• Scope! Scope! Scope! Diaz v. Florida Peninsula Insurance Company and Its Effect on the Insurer’s Option to Repair
  • August 30, 2017
  • Historically, the provision within every homeowner’s insurance policy that permits the insurer to repair the damaged property instead of paying money to the insured—commonly referred to as the Option to Repair—was very rarely utilized by insurance companies. In recent years, with the substantial increase in property damage claims and lawsuits against insurance companies, especially throughout Florida, more and more insurance companies have instituted managed repair programs and have begun to invoke the Option to Repair provision in their policies. These efforts have been put into place to gain more control over the costs of claims and to try to stem the explosion in first party property lawsuits.

    In response to this strategy by insurance companies, public adjusters and policy holder attorneys have deployed many countermeasures to defeat this contractual right of the carriers. One such tactic has been to dispute the scope of repairs. Until recently, however, this strategy has failed due to the prevailing rule of law in Florida that the insurer had the right to make the repairs, and once completed, the insured could claim either the repairs were performed inadequately or the insurer failed to repair all of the damage covered by the subject loss. In June 2016, this changed when the Fourth District Court of Appeals ruled that a homeowner could dispute the scope of repairs before the insurer performed the repairs.

    Specifically, Raymond and Surey Diaz suffered damage from an air conditioning leak. After they reported the loss, their insurer chose to invoke the policy’s Option to Repair provision instead of making a cash payment. Florida Peninsula Insurance Company provided their contractor’s proposed scope of repairs. In return, the Diazes hired a public adjuster who disputed Florida Peninsula’s contractor’s scope of repairs. Florida Peninsula ended up denying the claim due to the Diazes’ failure to sign the work authorization to allow the repairs to be completed. The Diazes filed a breach of contract claim as well as a petition for declaratory judgment. The Diazes claimed Florida Peninsula breached the policy by refusing to repair all of the damage caused by the leak and then denying the claim. The insurer responded with a motion to abate and to compel the Diazes to comply with its right to repair.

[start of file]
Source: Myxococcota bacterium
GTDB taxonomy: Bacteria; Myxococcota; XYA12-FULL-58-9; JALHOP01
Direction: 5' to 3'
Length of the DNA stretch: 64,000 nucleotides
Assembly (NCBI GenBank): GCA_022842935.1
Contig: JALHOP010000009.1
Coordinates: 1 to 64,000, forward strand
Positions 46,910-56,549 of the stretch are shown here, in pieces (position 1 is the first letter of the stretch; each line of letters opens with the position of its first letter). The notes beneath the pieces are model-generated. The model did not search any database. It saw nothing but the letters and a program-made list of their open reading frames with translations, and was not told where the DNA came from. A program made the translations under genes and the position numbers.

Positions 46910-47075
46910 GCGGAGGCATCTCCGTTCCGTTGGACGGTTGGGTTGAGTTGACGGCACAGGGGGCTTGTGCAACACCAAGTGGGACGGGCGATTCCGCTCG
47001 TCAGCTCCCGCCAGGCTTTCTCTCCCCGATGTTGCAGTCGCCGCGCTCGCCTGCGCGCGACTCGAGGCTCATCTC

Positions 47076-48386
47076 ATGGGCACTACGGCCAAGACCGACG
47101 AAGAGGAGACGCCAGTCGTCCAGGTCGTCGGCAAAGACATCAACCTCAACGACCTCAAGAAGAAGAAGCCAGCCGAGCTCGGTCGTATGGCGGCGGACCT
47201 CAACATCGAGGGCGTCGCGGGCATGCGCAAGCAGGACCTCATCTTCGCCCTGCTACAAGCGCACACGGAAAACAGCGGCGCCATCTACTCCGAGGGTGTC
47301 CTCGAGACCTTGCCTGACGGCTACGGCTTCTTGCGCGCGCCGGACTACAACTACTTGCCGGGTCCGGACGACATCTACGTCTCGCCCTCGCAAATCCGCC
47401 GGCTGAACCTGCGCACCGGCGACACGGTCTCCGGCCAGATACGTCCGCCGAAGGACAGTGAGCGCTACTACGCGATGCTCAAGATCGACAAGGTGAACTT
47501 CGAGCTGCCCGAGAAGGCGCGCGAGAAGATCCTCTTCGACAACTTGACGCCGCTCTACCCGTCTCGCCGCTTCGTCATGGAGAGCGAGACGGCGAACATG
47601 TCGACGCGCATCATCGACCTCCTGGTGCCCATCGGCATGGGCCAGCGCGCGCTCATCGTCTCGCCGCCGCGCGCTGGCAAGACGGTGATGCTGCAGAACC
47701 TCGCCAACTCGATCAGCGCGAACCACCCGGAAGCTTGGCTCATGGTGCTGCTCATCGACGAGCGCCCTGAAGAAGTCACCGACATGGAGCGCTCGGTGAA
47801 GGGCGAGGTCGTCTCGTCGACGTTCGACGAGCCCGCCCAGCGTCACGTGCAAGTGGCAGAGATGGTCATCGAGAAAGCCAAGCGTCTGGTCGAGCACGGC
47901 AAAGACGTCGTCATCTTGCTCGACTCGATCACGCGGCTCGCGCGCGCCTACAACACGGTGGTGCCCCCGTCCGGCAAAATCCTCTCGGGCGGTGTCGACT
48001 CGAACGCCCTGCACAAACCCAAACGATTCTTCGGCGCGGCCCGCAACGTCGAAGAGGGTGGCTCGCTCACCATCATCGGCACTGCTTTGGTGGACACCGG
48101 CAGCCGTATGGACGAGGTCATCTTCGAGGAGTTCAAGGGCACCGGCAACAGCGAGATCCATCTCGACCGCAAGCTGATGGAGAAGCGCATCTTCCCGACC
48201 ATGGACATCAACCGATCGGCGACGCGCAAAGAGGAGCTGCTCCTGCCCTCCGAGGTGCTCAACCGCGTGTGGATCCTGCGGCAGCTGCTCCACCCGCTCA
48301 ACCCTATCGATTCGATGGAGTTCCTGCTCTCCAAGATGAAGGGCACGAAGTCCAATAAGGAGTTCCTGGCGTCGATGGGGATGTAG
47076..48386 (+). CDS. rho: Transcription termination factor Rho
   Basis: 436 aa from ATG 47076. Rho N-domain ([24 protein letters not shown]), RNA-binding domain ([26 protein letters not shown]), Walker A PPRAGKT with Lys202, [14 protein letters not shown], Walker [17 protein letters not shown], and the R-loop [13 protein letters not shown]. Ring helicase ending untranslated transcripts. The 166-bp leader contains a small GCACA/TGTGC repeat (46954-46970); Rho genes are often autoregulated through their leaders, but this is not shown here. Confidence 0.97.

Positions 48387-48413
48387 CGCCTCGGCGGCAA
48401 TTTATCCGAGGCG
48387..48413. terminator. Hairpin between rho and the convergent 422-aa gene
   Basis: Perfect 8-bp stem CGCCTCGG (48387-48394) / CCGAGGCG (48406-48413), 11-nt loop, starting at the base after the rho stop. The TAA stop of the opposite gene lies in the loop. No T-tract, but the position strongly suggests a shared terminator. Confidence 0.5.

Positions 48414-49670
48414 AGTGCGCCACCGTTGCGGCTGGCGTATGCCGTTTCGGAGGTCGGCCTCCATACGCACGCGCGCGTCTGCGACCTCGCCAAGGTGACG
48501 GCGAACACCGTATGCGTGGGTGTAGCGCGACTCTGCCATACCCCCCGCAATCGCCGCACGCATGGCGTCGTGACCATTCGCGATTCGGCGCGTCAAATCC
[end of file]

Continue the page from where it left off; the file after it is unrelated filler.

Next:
The trial court granted the abatement, and the Diazes appealed. The Fourth District Court of Appeals concluded that abatement “[c]ompletely precludes Diaz from obtaining a determination as to whether Florida Peninsula Insurance Company properly exercised the right to repair clause and, if so, what the parties’ rights and obligations are under that clause.” Most importantly, the court found that “[a] homeowner is entitled to dispute the scope of repairs before the repairs are completed.” As a result, the court reversed the trial court and quashed the abatement.

    Since this ruling, trial courts in the counties included within the Fourth District of Appeals (Palm Beach, Broward, St. Lucie, Martin, Indian River and Okeechobee) and some judges in Miami-Dade County have consistently denied motions to abate, based on Diaz, when the insured alleges a dispute as to scope. When abatement is denied in these circumstances, it frustrates the intent of the Option to Repair provisions in homeowner policies. The result is a monetary settlement or costly and lengthy litigation with an unknown result, which could also end in a pecuniary award of damages, effectively voiding the Option to Repair provision. Additionally, under Florida law, insureds may be entitled to recover attorneys’ fees and costs depending on the outcome of trial. Given the uncertainty of the issues to be litigated, it is equally unknown what would constitute a “win” triggering an insured’s entitlement to attorneys’ fees and costs.

    The purpose of the Option to Repair provision is to expeditiously return damaged property to its pre-loss condition while providing the insurer with cost control and certainty. The result of the Diaz decision creates industry-wide uncertainty and opens the door to allow public adjusters and policy holders to create litigation and generate fees where none should exist.

    Currently, the Florida Supreme Court has accepted jurisdiction over a pending matter to determine whether homeowners will suffer irreparable harm should their homeowner carrier be permitted to make repairs without any input and/or scope agreement with the insureds. In Fernandez-Andrew v. Florida Peninsula Insurance Company, a motion to abate was granted, and the Third District Court of Appeal agreed with the trial court that the insured suffered no irreparable harm in allowing the repairs to be made prior to any litigation regarding scope and proper invocation of the Option to Repair provision. Until this determination is made, the Option to Repair’s future as an choice for homeowners and carriers is uncertain.